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Pamela Wallin, whose expenses are the subject of a continuing audit, leaves the Senate on Tuesday. (Dave Chan FOR THE GLOBE AND MAIL)
Pamela Wallin, whose expenses are the subject of a continuing audit, leaves the Senate on Tuesday. (Dave Chan FOR THE GLOBE AND MAIL)

POLITICS

Timetable of Wallin’s audit takes shape as PM takes more fire Add to ...

The man in charge of an external audit of Senator Pamela Wallin’s expense claims says he hopes the review will be finished by the summer but cannot control how long auditors take to complete their work.

Senator David Tkachuk, who chairs the Senate’s internal economy committee, said on Tuesday that he expects to provide an update later this week on when Ms. Wallin’s audit will be made public.

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Mr. Tkachuk’s comments came as the Prime Minister faced new questions over his role in Senator Mike Duffy’s repayment of more than $90,000 in improperly claimed housing expenses. The Prime Minister’s Office revealed last week that Mr. Harper personally told Mr. Duffy to repay his expenses in February, after he was approached by the PEI senator following a caucus meeting. Opposition MPs questioned Mr. Harper about his knowledge of the financial arrangement between his former chief of staff and Mr. Duffy, and asked whether any of the Prime Minister’s staff were present during Mr. Harper’s conversation with Mr. Duffy in February.

“My views were known to the entire caucus. Mr. Duffy approached me to seek some clarification. I was very adamant that any inappropriate expenses should be repaid,” Mr. Harper said in the House of Commons on Tuesday.

Ms. Wallin is one of four senators under scrutiny for their expense claims in recent years. Senators Patrick Brazeau and Mac Harb were ordered to return tens of thousands of dollars in improperly claimed housing expenses after their audits were completed earlier this year, and Mr. Duffy’s repayment of more than $90,000 in improper housing expenses was not returned to him.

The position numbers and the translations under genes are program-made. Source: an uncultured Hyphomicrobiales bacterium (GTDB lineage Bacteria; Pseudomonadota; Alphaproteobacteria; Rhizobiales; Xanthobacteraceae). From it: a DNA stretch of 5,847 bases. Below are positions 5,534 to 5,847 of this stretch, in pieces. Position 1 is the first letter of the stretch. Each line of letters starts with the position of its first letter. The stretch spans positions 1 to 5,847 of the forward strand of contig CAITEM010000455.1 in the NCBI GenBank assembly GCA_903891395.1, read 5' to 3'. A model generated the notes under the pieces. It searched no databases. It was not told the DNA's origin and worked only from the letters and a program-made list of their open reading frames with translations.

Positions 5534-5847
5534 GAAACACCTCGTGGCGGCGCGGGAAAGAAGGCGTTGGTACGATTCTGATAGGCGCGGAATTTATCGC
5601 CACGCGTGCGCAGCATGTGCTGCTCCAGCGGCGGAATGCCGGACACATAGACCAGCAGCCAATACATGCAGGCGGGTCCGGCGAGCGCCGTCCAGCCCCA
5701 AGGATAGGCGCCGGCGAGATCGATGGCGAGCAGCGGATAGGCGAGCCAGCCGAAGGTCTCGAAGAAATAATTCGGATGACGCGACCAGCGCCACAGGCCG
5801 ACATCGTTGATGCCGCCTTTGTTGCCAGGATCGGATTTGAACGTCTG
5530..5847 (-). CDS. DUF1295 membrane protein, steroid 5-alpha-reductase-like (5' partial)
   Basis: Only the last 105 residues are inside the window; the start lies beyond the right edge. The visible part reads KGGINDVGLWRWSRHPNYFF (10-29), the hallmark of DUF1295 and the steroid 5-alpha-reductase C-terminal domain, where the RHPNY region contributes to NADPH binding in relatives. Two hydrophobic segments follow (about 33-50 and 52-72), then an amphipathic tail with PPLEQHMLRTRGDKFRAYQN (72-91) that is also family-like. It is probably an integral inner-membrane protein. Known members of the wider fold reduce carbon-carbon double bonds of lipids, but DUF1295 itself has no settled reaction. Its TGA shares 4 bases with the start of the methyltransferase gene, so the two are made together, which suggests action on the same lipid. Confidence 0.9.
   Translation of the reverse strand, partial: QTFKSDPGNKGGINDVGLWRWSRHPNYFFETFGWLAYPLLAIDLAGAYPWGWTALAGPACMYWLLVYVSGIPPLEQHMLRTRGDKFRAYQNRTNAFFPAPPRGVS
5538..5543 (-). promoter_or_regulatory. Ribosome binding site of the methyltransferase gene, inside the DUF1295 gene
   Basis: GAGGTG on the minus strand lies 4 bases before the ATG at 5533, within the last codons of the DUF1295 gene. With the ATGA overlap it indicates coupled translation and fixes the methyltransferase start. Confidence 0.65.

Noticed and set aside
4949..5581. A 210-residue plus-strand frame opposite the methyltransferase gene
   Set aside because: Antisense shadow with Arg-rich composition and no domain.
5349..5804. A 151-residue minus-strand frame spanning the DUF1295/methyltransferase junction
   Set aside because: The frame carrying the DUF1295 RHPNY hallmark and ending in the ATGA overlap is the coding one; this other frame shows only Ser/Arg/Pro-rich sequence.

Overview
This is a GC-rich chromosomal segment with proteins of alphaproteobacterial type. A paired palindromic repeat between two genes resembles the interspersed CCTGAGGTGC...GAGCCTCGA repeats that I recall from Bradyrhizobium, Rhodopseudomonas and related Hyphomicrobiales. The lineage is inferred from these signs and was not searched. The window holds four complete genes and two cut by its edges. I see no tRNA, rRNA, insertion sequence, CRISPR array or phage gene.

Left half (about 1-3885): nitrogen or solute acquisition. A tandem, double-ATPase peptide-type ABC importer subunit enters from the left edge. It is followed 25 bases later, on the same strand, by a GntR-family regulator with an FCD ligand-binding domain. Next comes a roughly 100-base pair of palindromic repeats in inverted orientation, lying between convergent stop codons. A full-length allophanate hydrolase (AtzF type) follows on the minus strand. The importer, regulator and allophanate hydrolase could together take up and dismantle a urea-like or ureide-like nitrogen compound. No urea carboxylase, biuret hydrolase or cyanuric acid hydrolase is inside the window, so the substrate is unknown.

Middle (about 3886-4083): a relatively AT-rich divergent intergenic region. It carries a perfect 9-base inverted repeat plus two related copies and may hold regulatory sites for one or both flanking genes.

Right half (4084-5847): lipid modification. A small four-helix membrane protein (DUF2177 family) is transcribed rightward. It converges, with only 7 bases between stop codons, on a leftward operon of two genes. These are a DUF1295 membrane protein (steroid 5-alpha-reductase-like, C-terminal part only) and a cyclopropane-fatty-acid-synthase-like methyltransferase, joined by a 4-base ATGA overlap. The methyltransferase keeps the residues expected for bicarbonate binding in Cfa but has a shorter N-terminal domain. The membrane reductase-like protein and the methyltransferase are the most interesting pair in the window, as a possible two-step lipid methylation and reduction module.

The Prime Minister’s chief of staff, Nigel Wright, resigned last month after it was revealed that he gave Mr. Duffy the money to repay his expenses.

A spokeswoman from the Office of the Senate Ethics Officer said on Tuesday that Lyse Ricard was suspending her review of the matter “for the time being” because it had been referred to the RCMP. The RCMP is still reviewing the Senate expense-claims matter to determine whether it will launch an investigation.

Part of the reason Ms. Wallin’s audit is taking longer than the others is because it focuses on her complicated travel expenses, rather than housing. Auditors were also instructed to expand their review to cover at least one more year in addition to the initial 18-month period they looked at.

Ms. Wallin claimed more than $375,000 in travel expenses between September, 2010, and February, 2013, according to Senate records, with only a small proportion of the claims listed for travel between Ottawa and her residence in Saskatchewan, the province she was appointed to represent. She has stated that she frequently stops in Toronto en route to Saskatchewan because there are no direct flights, and that some of those trips are recorded as “other travel.”

She declined to comment on Tuesday about reports that she has repaid about $40,000 since the audit began last fall. A spokesman from her office said Ms. Wallin is waiting for the auditor’s and the Senate’s reports on her expenses before commenting publicly. “She’d be happy to answer any and all questions at that time,” Mark Fisher wrote in an e-mail.

Last week, Senate sources indicated that they expected Ms. Wallin’s audit to be made public before the Senate rises for its summer break. Asked on Tuesday when Ms. Wallin’s audit was expected back, Mr. Tkachuk said he is still trying to find out.

“I don’t tell the auditors how fast they have to do it. I’d love it, I’d love to have it today. You think I want this process to, you know, sit out there for the summer months, I don’t,” he said.

Facing a growing public backlash over the expense issue, the Senate is expected to debate a motion on Wednesday that would invite the Auditor General to conduct “a comprehensive audit of Senate expenses, including senators’ expenses.”

Marjory LeBreton, the government leader in the Senate, called the move “the next step forward in the name of accountability and transparency.” She said the scope of the proposed audit would be left up to Auditor-General Michael Ferguson.

Mr. Ferguson completed a review of the Senate administration last year which found, in part, problems with documentation for some senators’ expense claims. A spokeswoman for the Office of the Auditor-General said on Tuesday that it had not yet received any formal correspondence from the Senate about conducting another audit.

With a report from Steven Chase

 

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